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Bojan Prakljacic
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And this is the way of game design philosophy I also follow.
I do not make games because I want them to be published, thinking I will get rich on my ideas and imagination. Sure, I wouldn't mind to have some of them reaching audience, but that is not why I'm making a journey.
I make games because I love the feeling that I have while making them. Period.
I just feel ecstatic, with purpose, like working on a puzzle and solving it at the same time. And that moment when I show my new game to people, explain the rules and they start playing it, when everything comes together and I see they have fun while they play something I have made... Uh, that's the best moment.

I wasn't designing games as a kid, I was actually more into comics (was drawing comics since my early age), but transfer to game-making was kinda natural for me, since what we do is: we're make imaginary worlds that have their rules and then we enter these worlds and play by those rules transferring ourselves into theme and roles of those worlds.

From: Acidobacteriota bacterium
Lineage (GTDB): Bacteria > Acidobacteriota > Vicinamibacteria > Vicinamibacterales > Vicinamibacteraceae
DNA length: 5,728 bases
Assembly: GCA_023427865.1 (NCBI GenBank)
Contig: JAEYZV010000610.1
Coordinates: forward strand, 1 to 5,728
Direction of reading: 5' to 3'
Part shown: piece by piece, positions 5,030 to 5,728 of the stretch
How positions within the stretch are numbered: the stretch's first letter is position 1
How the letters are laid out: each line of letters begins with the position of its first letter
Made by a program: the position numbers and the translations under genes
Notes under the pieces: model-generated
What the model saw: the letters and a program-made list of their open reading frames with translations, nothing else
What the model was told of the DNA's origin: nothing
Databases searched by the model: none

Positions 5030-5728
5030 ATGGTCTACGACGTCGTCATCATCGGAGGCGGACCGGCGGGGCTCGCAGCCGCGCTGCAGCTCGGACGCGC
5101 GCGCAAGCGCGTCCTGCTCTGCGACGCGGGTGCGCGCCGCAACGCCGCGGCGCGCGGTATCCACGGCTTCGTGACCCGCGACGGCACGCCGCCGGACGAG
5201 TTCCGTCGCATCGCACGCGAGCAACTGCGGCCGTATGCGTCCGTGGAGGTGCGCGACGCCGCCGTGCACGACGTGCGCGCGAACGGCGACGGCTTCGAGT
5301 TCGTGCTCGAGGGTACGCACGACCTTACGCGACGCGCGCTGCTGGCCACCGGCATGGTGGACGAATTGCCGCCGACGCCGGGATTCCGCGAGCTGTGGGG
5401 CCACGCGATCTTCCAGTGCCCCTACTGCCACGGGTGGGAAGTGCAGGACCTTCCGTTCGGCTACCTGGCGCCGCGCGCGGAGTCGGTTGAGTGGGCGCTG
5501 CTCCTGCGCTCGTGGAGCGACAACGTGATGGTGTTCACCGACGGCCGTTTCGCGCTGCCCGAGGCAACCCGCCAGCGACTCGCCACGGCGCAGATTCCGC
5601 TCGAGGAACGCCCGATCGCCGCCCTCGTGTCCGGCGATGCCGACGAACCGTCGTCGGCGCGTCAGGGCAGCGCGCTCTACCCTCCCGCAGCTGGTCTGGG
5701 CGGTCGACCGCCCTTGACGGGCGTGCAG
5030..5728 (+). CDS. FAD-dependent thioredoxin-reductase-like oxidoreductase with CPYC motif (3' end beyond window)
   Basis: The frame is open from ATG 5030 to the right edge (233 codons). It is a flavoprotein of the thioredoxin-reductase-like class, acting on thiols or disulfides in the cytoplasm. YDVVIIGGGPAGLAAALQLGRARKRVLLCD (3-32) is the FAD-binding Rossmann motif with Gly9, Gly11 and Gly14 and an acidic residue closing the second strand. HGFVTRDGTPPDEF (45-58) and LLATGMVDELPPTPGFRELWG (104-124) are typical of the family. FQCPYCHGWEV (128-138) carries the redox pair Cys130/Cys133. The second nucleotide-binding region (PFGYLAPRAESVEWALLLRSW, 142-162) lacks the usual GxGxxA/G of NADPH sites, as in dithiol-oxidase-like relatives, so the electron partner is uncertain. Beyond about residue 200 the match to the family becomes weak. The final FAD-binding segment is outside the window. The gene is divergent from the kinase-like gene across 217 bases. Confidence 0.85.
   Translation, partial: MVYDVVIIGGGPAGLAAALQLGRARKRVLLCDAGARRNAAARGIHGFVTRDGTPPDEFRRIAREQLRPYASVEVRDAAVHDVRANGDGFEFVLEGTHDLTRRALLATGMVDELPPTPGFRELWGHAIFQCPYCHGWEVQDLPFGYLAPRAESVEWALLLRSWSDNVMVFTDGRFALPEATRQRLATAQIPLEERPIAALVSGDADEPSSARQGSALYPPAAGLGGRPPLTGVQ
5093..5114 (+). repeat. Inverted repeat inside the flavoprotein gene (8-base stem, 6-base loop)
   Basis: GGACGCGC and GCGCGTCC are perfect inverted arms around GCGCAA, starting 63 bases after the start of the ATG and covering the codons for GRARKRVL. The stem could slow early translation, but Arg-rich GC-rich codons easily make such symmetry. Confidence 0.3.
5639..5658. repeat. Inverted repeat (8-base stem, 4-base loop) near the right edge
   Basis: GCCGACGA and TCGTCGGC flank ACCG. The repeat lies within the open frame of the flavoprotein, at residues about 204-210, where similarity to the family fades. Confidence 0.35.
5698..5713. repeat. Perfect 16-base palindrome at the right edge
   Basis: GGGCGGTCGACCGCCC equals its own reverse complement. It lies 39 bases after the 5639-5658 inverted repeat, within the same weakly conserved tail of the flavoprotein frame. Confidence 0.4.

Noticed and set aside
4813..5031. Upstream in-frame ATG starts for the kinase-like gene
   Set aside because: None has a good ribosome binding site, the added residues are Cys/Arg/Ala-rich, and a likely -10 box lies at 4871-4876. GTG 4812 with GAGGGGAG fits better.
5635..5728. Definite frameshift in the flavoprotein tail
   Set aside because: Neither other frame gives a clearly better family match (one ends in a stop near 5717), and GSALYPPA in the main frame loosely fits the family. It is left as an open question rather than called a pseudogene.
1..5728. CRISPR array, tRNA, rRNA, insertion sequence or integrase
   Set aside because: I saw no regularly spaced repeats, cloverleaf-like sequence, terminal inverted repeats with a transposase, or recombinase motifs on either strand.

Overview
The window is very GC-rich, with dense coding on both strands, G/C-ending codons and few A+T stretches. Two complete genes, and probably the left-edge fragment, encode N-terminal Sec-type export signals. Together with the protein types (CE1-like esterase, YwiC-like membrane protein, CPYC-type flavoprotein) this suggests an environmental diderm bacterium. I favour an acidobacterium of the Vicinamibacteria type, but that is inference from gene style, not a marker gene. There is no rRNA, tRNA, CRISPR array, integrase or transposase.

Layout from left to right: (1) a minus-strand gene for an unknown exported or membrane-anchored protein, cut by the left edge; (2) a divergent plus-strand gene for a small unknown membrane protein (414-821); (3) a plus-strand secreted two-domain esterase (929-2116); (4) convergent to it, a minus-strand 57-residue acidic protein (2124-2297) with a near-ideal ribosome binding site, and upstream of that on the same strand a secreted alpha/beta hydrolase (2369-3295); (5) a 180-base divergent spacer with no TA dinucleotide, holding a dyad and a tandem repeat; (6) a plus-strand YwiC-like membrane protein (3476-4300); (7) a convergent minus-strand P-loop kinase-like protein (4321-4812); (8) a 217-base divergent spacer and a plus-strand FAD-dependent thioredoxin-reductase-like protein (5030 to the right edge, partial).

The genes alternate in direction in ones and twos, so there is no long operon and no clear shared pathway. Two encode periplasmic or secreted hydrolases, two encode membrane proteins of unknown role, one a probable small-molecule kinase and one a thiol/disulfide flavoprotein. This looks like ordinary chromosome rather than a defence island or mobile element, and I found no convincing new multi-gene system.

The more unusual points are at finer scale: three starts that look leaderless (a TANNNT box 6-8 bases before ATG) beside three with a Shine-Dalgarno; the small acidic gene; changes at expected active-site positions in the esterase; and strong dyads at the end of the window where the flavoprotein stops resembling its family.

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Dave Platt
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Don't get angry about it. It's not that they don't value your first edition stuff, it's just that they don't understand real value. Lots of people in our world are like this, it's not really their fault, it's just a failing in a society where so much emphasis is placed on material wealth. It's a paradoxical failing too because it's this pursuit of wealth which drives our society on to create wealth which in turn frees up our time to do stuff other than that which puts food on the table, stuff like making games.

I'm currently making games which I'll sell on ebay at no profit to myself, in fact I'll probably make a slight loss. If I were to put a price on my time and labour then it would be a considerable loss but I choose not to do that. I'm doing it because I think I have a good game which others will enjoy. My reward will be the satisfaction that I've created something worthwhile. If in time it becomes something bigger then that will be a nice bonus but it's not something I'm expecting.